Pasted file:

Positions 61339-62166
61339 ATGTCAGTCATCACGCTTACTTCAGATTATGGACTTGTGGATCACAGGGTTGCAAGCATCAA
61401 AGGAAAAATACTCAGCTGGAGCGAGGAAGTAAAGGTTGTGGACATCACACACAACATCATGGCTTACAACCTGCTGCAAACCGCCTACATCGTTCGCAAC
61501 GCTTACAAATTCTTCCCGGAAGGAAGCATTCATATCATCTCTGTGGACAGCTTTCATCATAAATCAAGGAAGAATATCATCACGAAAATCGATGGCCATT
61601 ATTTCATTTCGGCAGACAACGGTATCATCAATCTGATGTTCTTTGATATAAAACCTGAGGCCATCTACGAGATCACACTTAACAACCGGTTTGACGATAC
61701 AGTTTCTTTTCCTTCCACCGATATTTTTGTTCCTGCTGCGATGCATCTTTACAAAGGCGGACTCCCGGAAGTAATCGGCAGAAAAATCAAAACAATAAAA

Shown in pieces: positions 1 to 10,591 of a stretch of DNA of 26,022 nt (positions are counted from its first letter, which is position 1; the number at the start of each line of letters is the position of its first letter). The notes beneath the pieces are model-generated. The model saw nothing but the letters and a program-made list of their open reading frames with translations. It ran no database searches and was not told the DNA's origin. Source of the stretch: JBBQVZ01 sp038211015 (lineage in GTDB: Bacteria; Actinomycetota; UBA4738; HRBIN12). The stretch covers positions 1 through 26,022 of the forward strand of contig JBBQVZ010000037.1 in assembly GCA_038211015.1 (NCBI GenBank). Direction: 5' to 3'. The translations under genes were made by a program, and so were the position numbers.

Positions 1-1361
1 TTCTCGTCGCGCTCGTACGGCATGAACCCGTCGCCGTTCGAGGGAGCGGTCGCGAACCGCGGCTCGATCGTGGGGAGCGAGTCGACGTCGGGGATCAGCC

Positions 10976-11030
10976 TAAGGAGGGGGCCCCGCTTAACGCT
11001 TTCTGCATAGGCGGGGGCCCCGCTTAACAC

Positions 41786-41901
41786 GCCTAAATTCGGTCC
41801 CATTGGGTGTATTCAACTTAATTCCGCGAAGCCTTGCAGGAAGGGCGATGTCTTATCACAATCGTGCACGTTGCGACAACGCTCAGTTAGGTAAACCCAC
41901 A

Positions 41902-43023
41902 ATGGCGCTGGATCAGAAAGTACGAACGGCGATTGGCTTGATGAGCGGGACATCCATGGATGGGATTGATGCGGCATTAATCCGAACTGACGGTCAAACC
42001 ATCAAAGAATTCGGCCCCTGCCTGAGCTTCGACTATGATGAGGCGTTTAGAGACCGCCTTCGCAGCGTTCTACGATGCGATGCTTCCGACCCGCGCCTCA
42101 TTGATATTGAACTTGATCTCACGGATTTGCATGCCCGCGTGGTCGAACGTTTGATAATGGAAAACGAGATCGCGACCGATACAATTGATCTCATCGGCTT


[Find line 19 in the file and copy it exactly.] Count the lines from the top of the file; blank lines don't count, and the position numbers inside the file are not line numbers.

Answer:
42001 ATCAAAGAATTCGGCCCCTGCCTGAGCTTCGACTATGATGAGGCGTTTAGAGACCGCCTTCGCAGCGTTCTACGATGCGATGCTTCCGACCCGCGCCTCA